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Giovanni da Capistrano

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Saint Giovanni da Capistrano (English:John Capistrano, June 24, 1386October 23,1456), Italian friar, theologian and inquisitor, was born in the village of Capistrano, in the diocese of Sulmona in the Abruzzi. his father had come to Italy with the Angevin court of Louis I of Anjou, King of Naples. He lived at first a wholly secular life, studied law at the University of Perugia under the legal scholar Pietro de Ubaldis, married, and became a successful magistrate. In 1412 Ladislas of Naples appointed him governor of Perugia, a tumultuous and resentful papal fief held by Ladislas as the pope's champion, in order to effectively establish public order. When war broke out between Perugia and Sigismondo Malatesta in 1416, John was sent as ambassador to broker a peace, but Malatesta threw him in prison.

During his captivity he in despair put aside his new young wife, with the claim that he had never consummated the marriage, and, studying with St Bernardino of Siena, in company with St Giacomo della Marca, he entered the Franciscan order at Perugia on October 4, 1416. At once he gave himself up to the most rigorous asceticism, violently defending the ideal of strict observance and the narrowest reading of orthodoxy, following Bernardino as he preached and from 1420 onwards preaching himself with great effect in many cities throughout Italy. Unlike most Italian preachers of repentance in the 15th century, Giovanni da Capistrano was effective in the north, in Germany, Bohemia, Austria, Hungary, and Poland. The largest churches could not hold the crowds, so he preached in the piazzas: at Brescia he preached to a crowd of 126,000. When he was not preaching, he was writing tracts against heresy of every kind. This facet of Giovanni's life is covered in great detail by his early biographers, Nicholas of Fara, Christopher of Varese and Girolamo of Udine. While he was thus evangelizing, he was actively engaged in assisting Bernardino in the reforms of the Franciscan Order, largely in the interests of more rigorous hierarchic discipline.

Like St Bernardino of Siena he greatly proselytized devotion to the Holy Name of Jesus, and, together with that saint, was accused of heresy on this account. In 1429 John, together with other Observant friars, was called to Rome on the charge of heresy, and he was chosen by his companions to defend them; the friars were acquitted by the commission of cardinals.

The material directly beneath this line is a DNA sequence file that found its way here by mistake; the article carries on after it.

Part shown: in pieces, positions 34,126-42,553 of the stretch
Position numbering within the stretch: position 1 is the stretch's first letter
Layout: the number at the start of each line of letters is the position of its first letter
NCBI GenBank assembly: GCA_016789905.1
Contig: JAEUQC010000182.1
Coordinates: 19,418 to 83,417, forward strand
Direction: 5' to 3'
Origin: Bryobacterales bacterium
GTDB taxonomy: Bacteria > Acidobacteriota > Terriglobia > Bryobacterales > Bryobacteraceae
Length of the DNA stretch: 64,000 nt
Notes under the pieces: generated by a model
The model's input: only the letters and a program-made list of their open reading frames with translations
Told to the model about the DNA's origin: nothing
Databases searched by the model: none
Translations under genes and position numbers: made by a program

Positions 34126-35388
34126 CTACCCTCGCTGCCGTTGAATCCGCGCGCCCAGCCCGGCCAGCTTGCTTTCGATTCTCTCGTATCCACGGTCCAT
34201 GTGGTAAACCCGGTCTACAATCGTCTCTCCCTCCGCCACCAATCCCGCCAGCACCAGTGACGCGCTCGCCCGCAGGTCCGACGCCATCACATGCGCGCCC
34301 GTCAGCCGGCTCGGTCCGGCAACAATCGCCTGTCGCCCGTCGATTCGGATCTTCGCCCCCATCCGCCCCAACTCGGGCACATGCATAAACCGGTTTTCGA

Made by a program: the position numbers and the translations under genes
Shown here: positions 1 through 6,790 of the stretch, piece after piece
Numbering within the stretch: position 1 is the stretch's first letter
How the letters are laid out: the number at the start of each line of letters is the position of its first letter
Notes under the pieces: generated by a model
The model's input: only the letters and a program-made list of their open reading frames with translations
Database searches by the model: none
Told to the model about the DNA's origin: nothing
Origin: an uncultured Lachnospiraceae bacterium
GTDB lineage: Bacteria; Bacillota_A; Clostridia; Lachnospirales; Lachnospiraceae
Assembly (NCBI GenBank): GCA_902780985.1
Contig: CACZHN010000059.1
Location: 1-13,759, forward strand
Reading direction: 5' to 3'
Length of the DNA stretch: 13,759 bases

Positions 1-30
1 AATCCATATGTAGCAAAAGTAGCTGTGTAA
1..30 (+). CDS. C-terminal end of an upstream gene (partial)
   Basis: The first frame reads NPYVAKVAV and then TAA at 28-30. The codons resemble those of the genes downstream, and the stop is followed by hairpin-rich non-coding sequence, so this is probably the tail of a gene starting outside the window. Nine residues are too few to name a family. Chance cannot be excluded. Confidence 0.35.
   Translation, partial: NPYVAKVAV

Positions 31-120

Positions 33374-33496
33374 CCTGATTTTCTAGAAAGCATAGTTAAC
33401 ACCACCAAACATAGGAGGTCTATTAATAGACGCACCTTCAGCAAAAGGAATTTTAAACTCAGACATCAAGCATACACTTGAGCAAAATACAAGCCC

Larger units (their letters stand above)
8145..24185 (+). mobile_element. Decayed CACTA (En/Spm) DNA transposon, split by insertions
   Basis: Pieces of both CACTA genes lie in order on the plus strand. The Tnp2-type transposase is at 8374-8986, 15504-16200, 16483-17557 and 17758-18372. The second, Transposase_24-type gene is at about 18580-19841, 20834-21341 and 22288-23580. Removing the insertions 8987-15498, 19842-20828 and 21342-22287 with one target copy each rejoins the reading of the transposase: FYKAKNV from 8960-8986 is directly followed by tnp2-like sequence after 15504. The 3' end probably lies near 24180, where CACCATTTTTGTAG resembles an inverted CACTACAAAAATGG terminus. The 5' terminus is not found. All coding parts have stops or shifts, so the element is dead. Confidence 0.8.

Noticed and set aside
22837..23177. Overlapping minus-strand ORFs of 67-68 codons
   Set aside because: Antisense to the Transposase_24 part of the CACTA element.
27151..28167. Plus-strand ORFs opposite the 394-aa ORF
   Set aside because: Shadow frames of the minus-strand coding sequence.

He was frequently employed on embassies by the popes Eugenius IV. and Nicholas V., in which he acquitted himself with implacable violence. In 1439 he was sent as legate to Milan and Burgundy, to oppose the claims of the antipope Felix V; in 1446 he was on a mission to the King of France; in 1451 he went at the request of the emperor as Apostolic nuncio to Austria. During the period of his nunciature John visited all parts of the empire, preaching and combatting the heresy of the Hussites; he also visited Poland at the request of Casimir IV. As legate or inquisitor he persecuted the last Fraticelli of Ferrara, the Jesuati of Venice, the Jews of Sicily, Moldavia and Poland, and, above all, the Hussites of Germany, Hungary and Bohemia; his aim in the last case was to make conferences impossible between the representatives of Rome and the Bohemians, for every attempt at conciliation seemed to him to be conniving at heresy.

Finally, after the Fall of Constantinople, at the age of seventy Pope Calixtus III sent him to preach a Crusade against the Turks at the Diet of Frankfort in 1454, and he succeeded in gathering troops together, which in the summer of 1456, with Giovanni da Capistrano leading a contingent of troops, at least helped John Hunyadi to raise the siege of Belgrade, which was being blockaded by Mahommed II. He died shortly afterwards.

Capistrano, in spite of this restless life, found time to work both in the lifetime of his master St. Bernardino of Siena and after, at the reform of the order of the minor Franciscans, and to uphold both in his writings and his speeches the most advanced theories upon the papal supremacy as opposed to that of the councils (see Conciliar Movement).

He was canonized in 1690 by Pope Alexander VIII.

Mission San Juan Capistrano, in California, is named for him. March 28 is his nameday.

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